August 24, 2018

Software vs. Hardware: What is a Tarot Reading?

I am the software. Tarot is the hardware.
You are the end-user... and here is your EULA.
I am the software.

When a sitter comes to me for a reading, I am not in fact the person who is using the cards: it is the sitter who is using the cards. I the fortune-teller am the software who provides an interface for the end-user to access hardware, and who also translates the Tarot code into a human-readable language. Because I am the software, I have no desires for the end-user, and therefore I have no interest in sifting through infinity to find random bytes of information. Instead, it's the job of the end-user to input variables into the software for analysis -- in other words, it's the job of the sitter to give me questions to evaluate.

Tarot is the hardware.

The 78 cards of the Tarot deck are the hardware. The three groups of cards which compose the Tarot deck -- the 40 pips, the 16 faces, and the 22 trumps -- together form a primitive kind of chaos computer which allows for input through software. Questions without context, or fishing expeditions for whatever might show up, are no better than raw data. Lacking context, the analysis produced by the software is no better than an infinite river of irrelevant data. The Tarot deck may be only 78 cards, but even among combinations from only four cards there are 34,234,200 possible permutations -- and that number doesn't even begin to express how the analysis produced by the software in service to the end-user changes as a result of elemental dignity, numerical significance, or the expression of the three septenaries. The number of combinations increases exponentially to the point that drawing even six cards from the deck would produce 184,933,148,400 possible permutations, which is roughly 76 billion more than the total number of humans both living and dead who have ever existed. Tarot is hardware capable of capturing infinity, and software is the tool which is capable of translating infinity into a language that the end-user can understand.

You are the end-user.

The fortune-teller who shuffles the cards, lays them down, and interprets them for the sitter is not the end-user. Instead, the fortune-teller is the software who operates the hardware of the Tarot deck, and the sitter is the end-user who submits search queries into the chaos computer in search of answers. For this reason, the sitter who is the end-user should understand that he or she alone is responsible for shaping and guiding the outcome of any reading. It is not the fault of the software if the end-user submits nonsense queries -- such efforts will only return a GI/GO error. It is of the greatest importance that the end-user input meaningful data into the chaos computer so that the software can return meaningful answers.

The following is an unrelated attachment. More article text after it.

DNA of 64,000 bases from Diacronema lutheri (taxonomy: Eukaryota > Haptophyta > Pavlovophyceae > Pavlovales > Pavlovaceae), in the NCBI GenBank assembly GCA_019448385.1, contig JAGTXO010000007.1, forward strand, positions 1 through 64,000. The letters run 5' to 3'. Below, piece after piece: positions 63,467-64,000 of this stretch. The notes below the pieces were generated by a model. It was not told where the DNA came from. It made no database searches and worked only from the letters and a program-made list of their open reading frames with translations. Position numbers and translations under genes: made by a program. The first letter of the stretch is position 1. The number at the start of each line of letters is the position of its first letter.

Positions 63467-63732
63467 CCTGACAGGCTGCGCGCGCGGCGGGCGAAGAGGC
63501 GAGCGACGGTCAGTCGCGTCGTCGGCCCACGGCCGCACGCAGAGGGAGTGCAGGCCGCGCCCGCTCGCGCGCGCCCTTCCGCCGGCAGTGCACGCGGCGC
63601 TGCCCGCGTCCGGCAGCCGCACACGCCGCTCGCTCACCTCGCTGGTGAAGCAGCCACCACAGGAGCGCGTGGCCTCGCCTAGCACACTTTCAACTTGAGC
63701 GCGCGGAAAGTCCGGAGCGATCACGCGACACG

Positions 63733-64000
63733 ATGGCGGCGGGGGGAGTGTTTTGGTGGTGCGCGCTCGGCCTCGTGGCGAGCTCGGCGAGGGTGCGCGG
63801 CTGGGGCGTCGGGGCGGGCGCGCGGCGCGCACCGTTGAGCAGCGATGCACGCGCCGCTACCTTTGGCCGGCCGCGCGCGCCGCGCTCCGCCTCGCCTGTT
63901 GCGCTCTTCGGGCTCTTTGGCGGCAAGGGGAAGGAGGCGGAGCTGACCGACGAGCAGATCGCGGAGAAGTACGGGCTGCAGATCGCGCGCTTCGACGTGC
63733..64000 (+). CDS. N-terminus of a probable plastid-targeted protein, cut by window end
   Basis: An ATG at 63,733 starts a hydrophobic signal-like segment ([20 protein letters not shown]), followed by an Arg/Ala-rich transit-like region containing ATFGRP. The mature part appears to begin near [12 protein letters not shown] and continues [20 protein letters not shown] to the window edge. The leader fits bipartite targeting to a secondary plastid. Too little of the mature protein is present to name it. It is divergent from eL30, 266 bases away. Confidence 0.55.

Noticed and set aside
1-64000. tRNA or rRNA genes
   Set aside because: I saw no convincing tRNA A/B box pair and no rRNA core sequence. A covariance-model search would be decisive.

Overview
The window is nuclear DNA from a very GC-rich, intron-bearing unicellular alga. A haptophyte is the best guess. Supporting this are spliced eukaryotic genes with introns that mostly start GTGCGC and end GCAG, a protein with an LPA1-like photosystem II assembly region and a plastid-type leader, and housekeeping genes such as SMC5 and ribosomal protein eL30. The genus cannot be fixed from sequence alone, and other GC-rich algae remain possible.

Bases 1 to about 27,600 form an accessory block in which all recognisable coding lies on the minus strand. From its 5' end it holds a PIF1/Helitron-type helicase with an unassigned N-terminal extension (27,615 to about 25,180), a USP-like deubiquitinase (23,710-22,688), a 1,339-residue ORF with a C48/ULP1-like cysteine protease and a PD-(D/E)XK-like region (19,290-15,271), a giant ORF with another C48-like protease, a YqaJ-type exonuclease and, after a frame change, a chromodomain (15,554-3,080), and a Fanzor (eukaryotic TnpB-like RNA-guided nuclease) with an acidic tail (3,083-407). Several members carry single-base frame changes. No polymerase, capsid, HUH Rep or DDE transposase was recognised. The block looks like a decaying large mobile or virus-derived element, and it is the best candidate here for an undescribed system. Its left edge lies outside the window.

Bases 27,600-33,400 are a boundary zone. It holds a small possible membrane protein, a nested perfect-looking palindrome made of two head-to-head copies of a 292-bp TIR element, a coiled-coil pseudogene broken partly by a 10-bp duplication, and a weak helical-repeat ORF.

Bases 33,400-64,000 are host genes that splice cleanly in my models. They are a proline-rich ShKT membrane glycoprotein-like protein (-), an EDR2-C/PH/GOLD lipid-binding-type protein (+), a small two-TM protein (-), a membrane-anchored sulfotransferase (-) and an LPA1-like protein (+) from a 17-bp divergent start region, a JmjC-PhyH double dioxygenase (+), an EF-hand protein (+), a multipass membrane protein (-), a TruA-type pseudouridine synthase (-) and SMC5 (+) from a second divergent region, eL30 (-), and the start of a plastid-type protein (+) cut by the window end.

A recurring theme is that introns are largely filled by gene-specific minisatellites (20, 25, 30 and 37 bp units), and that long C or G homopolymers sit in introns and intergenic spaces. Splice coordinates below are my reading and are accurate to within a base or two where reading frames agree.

The software is capable of offering suggestions for related queries and it also has safe-guards built in to advise the end-user when repeated submissions of the same query are unlikely to produce useful analysis, but ultimately it is not the software's responsibility to dictate how it may be used by the end-user. The software is only a means to access the hardware, and therefore it's the end-user's responsibility to input relevant queries as well as to either accept or refuse both the suggestions and the warnings.

This is your end-user license agreement.

When a sitter retains the services of a fortune-teller, he or she is accepting the end-user license agreement which is like an agreement between the fortune-teller and sitter and establishes the sitter's right to use the software. In this case, the agreement made between sitter and fortune-teller is that the fortune-teller agrees to do his or her best to return relevant hits in response to the sitter's query, and the sitter agrees to do his or her best to apply the returned hits to his or her query. A Tarot reading is neither the software nor the hardware; instead, a Tarot reading is the resulting process of the end-user who submitted the query accepting the analysis produced by the software and applying it to his or her life. 

All of which is a long way of saying that a Tarot reading is not what the fortune-teller says, but instead the sitter's decision to combine what the fortune-teller says with the sum of his or her own personal knowledge, experiences, and circumstances. Absent this final choice to merge the analysis provided by the software with the context provided by the end-user, what you see is not a Tarot reading, but only undefined statements. It's the responsibility of the end-user to take ownership of the data produced by the hardware and interpreted by the software. In fact, you might even say that the software is hard-coded to teach end-users that responsibility is for the responsible, but in the end it's not the function of the software to dictate how the end-user must use the data computed by the hardware. The software is capable of advising an end-user about the limitations of any results served by the software, but the end-use of a Tarot reading can be decided only by the end-user.

Once you understand the nature of the hardware, the function of the software, and the role of the end-user, you'll get better results and feel greater satisfaction the next time you boot up a chaos-computer.


  1. Thank you for writing this article; I certainly enjoyed it. This is one of the most comprehensive analogies I've seen. Thank you for referring to the "three septenaries." This term doesn't get used much outside tarot research, but it deserves to stand in its own light.

    1. Hi, Ignacio! Yeah, I adore the septenaries -- they've played a really big part in how I learned to understand the trumps, and I think it's a shame that the concept isn't taught more frequently to new students.


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